A few weeks ago, my niece – who is more than just a niece; she’s like a combination of a sister and a bosom buddy – recommended a memoir by the prolific writer and theologian, Frederick Buechner. She thought that, as a nonfiction writer and an occasional memoirist myself, I would appreciate his style, and I did. I was particular struck by two passages:
“Memory is more than a looking back to a time that is no longer; it is looking out into another kind of time altogether.”
“… although death can put an end to them right enough, it can never put an end to our relationship with them … it is beyond a doubt that they live still in us.”
[“The Sacred Journey: a memoir of early days, Frederick Buechner, Harper One, pp. 21-22]
When the phone rang at 11.18 PM on the eve of the Fourth of July, I hoped it was a wrong number. Then I heard my brothers’s voice, calling from Cape Town. He didn’t beat about the bush.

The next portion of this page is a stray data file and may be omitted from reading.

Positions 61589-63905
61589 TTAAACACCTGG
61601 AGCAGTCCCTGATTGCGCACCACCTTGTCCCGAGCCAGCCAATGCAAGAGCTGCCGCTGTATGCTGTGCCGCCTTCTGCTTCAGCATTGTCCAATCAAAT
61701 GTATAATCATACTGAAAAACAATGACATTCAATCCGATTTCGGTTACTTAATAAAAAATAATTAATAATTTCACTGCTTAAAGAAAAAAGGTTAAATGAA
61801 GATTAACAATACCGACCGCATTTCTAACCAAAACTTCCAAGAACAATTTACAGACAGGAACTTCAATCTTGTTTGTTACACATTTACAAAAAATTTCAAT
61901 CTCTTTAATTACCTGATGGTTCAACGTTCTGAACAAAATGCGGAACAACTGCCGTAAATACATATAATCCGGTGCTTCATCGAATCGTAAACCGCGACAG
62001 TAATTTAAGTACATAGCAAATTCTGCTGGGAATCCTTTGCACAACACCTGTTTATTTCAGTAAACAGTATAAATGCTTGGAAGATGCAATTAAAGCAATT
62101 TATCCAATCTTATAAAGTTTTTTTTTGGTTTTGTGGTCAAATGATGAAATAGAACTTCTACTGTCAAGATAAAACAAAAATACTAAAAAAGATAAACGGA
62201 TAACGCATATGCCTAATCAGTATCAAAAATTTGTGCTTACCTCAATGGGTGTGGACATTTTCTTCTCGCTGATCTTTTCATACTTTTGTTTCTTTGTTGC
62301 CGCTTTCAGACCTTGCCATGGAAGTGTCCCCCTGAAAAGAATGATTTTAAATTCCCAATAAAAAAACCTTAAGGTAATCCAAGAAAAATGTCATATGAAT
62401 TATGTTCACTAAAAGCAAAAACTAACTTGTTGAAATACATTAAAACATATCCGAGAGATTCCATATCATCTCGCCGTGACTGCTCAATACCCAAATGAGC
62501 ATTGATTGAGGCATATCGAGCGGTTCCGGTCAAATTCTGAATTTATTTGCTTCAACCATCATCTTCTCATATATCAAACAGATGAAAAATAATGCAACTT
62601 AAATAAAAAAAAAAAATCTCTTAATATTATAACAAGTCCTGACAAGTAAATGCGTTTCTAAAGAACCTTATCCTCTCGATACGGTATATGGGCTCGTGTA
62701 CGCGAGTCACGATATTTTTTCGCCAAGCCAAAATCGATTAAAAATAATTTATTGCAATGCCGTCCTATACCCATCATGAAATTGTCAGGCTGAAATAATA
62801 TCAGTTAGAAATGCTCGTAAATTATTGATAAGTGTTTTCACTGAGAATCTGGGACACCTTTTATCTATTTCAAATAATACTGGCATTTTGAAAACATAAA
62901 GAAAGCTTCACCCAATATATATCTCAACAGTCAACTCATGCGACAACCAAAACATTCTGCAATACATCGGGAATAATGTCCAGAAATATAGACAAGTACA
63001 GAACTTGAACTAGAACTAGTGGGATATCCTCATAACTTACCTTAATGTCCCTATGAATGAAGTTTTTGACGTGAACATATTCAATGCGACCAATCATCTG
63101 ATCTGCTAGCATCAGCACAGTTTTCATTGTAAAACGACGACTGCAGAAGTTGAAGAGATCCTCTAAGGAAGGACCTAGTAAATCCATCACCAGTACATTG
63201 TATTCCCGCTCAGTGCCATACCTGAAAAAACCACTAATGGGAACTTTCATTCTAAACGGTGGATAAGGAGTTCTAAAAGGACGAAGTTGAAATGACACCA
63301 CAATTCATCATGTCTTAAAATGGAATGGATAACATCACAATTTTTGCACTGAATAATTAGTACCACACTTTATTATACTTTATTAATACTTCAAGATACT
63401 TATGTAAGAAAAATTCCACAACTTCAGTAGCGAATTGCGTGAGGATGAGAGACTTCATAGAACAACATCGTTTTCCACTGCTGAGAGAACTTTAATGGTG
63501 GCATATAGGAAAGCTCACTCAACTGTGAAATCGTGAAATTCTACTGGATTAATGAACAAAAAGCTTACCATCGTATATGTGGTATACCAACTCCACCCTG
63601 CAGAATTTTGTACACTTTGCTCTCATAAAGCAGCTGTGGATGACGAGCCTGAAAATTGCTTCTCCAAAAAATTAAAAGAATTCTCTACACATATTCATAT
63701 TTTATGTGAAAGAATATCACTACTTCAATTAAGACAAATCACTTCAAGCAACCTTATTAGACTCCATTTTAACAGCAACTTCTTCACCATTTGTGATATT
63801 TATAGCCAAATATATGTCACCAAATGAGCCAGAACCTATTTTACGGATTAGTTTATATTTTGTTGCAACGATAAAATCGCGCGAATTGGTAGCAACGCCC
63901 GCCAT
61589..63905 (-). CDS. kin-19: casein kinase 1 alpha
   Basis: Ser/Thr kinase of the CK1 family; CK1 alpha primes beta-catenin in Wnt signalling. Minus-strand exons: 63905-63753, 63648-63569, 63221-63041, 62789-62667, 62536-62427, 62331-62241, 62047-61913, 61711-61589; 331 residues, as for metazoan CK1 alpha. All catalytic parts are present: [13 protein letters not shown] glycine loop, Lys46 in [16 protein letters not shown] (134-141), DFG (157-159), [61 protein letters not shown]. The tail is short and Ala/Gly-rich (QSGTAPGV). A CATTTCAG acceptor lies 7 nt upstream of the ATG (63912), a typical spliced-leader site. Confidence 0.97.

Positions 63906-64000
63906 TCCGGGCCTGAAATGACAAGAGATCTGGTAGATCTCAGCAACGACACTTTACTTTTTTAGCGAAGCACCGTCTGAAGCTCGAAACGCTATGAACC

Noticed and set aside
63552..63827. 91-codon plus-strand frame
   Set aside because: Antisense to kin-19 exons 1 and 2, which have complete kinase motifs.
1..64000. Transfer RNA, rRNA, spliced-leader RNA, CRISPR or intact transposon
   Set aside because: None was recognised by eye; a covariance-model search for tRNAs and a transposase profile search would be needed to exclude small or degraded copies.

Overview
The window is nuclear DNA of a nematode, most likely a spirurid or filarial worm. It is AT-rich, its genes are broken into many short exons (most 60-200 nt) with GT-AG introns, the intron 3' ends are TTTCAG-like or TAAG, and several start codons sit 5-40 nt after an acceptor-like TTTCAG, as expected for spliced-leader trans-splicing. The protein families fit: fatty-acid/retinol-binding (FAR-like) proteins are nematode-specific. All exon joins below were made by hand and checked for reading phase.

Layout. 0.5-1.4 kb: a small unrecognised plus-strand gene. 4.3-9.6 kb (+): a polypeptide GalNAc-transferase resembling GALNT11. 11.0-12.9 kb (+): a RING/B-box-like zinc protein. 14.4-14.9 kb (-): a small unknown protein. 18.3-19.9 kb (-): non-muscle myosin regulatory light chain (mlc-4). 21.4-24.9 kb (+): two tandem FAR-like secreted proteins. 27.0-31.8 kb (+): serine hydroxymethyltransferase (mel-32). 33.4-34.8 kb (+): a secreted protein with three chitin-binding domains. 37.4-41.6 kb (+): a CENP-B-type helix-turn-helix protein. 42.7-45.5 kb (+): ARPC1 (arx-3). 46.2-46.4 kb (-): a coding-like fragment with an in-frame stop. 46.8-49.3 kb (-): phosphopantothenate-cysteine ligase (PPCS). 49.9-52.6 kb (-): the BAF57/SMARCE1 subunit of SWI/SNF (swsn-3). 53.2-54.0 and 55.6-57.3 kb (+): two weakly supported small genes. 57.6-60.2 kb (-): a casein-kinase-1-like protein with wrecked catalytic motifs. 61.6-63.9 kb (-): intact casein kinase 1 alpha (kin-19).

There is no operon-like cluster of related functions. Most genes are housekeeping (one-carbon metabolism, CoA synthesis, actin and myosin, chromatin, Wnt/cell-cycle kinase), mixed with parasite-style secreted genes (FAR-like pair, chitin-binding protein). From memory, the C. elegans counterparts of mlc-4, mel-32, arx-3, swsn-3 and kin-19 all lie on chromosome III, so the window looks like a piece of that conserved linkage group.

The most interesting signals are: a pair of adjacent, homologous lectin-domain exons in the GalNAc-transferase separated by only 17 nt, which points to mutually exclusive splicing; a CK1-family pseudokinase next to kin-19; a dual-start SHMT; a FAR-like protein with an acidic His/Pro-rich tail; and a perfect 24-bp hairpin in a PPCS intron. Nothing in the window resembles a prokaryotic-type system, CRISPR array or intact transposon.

“Joanie has died.”
We have called our mother by her first name since we were adults.
There are as many descriptions of shock as people who have experienced it. For me, it was a suspended moment hanging in the balance while my brother waited quietly at the other end. And in that moment, in an instant, my relationship with my mother turned from present tense to past tense, and so to memory.
There are also as many descriptions of comfort as those who have needed it and, although I couldn’t have known it at the time that I first read them, those words by Frederick Buechner have proven to be very comforting to me now. I share them here for anyone else who has lost somebody close.